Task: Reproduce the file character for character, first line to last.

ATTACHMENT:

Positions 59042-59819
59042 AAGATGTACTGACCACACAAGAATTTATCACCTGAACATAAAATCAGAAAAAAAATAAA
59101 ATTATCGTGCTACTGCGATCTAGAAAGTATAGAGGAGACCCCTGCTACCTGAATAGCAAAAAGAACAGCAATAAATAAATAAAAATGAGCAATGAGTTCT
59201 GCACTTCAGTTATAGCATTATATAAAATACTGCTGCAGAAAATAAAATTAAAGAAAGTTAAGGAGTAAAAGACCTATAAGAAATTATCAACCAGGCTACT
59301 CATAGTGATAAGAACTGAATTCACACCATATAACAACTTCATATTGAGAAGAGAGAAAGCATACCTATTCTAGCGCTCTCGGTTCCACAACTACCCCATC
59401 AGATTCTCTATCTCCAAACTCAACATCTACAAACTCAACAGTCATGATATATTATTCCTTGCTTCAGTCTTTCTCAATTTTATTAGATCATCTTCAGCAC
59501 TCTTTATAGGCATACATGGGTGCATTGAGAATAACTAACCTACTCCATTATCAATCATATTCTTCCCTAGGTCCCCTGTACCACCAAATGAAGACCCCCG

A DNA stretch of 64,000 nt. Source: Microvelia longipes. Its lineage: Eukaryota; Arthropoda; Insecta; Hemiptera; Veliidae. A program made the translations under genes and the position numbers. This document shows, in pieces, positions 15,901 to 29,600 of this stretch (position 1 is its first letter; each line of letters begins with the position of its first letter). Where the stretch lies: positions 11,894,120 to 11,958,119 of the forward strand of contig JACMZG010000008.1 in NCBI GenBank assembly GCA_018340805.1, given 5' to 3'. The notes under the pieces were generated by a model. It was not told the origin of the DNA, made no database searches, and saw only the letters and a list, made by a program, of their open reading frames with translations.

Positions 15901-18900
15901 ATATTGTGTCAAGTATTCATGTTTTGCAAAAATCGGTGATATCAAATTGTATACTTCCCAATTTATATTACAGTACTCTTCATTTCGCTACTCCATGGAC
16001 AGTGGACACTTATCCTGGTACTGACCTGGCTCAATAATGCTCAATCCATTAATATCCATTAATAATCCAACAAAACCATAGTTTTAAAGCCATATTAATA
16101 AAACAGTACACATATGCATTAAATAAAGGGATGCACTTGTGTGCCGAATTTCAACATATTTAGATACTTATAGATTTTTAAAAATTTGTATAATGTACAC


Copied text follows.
Positions 59042-59819
59042 AAGATGTACTGACCACACAAGAATTTATCACCTGAACATAAAATCAGAAAAAAAATAAA
59101 ATTATCGTGCTACTGCGATCTAGAAAGTATAGAGGAGACCCCTGCTACCTGAATAGCAAAAAGAACAGCAATAAATAAATAAAAATGAGCAATGAGTTCT
59201 GCACTTCAGTTATAGCATTATATAAAATACTGCTGCAGAAAATAAAATTAAAGAAAGTTAAGGAGTAAAAGACCTATAAGAAATTATCAACCAGGCTACT
59301 CATAGTGATAAGAACTGAATTCACACCATATAACAACTTCATATTGAGAAGAGAGAAAGCATACCTATTCTAGCGCTCTCGGTTCCACAACTACCCCATC
59401 AGATTCTCTATCTCCAAACTCAACATCTACAAACTCAACAGTCATGATATATTATTCCTTGCTTCAGTCTTTCTCAATTTTATTAGATCATCTTCAGCAC
59501 TCTTTATAGGCATACATGGGTGCATTGAGAATAACTAACCTACTCCATTATCAATCATATTCTTCCCTAGGTCCCCTGTACCACCAAATGAAGACCCCCG

A DNA stretch of 64,000 nt. Source: Microvelia longipes. Its lineage: Eukaryota; Arthropoda; Insecta; Hemiptera; Veliidae. A program made the translations under genes and the position numbers. This document shows, in pieces, positions 15,901 to 29,600 of this stretch (position 1 is its first letter; each line of letters begins with the position of its first letter). Where the stretch lies: positions 11,894,120 to 11,958,119 of the forward strand of contig JACMZG010000008.1 in NCBI GenBank assembly GCA_018340805.1, given 5' to 3'. The notes under the pieces were generated by a model. It was not told the origin of the DNA, made no database searches, and saw only the letters and a list, made by a program, of their open reading frames with translations.

Positions 15901-18900
15901 ATATTGTGTCAAGTATTCATGTTTTGCAAAAATCGGTGATATCAAATTGTATACTTCCCAATTTATATTACAGTACTCTTCATTTCGCTACTCCATGGAC
16001 AGTGGACACTTATCCTGGTACTGACCTGGCTCAATAATGCTCAATCCATTAATATCCATTAATAATCCAACAAAACCATAGTTTTAAAGCCATATTAATA
16101 AAACAGTACACATATGCATTAAATAAAGGGATGCACTTGTGTGCCGAATTTCAACATATTTAGATACTTATAGATTTTTAAAAATTTGTATAATGTACAC